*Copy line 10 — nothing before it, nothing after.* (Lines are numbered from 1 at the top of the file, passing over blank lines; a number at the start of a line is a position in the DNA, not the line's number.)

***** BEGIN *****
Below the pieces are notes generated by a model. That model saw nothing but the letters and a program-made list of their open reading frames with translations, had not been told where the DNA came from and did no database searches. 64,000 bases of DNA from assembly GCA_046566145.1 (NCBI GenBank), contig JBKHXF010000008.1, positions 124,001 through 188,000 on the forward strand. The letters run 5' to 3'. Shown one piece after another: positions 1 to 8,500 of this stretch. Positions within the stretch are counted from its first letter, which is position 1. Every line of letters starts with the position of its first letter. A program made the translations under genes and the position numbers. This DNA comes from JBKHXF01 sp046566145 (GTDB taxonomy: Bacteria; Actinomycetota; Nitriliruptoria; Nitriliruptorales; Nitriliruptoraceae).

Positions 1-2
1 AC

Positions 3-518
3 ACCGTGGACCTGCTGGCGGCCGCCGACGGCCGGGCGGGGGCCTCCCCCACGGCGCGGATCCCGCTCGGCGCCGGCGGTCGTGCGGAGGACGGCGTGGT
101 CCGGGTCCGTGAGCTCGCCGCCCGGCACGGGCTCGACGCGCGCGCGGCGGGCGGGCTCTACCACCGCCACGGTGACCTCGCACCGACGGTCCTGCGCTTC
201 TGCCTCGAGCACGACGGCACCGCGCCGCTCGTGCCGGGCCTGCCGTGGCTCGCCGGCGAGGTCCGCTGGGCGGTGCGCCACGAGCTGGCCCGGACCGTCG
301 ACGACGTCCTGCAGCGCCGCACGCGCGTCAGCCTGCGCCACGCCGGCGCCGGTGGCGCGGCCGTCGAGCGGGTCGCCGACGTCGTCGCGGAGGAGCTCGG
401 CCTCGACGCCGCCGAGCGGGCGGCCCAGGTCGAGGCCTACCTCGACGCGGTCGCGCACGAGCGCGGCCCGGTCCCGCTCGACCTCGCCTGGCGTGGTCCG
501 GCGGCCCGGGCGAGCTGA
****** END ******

501 GCGGCCCGGGCGAGCTGA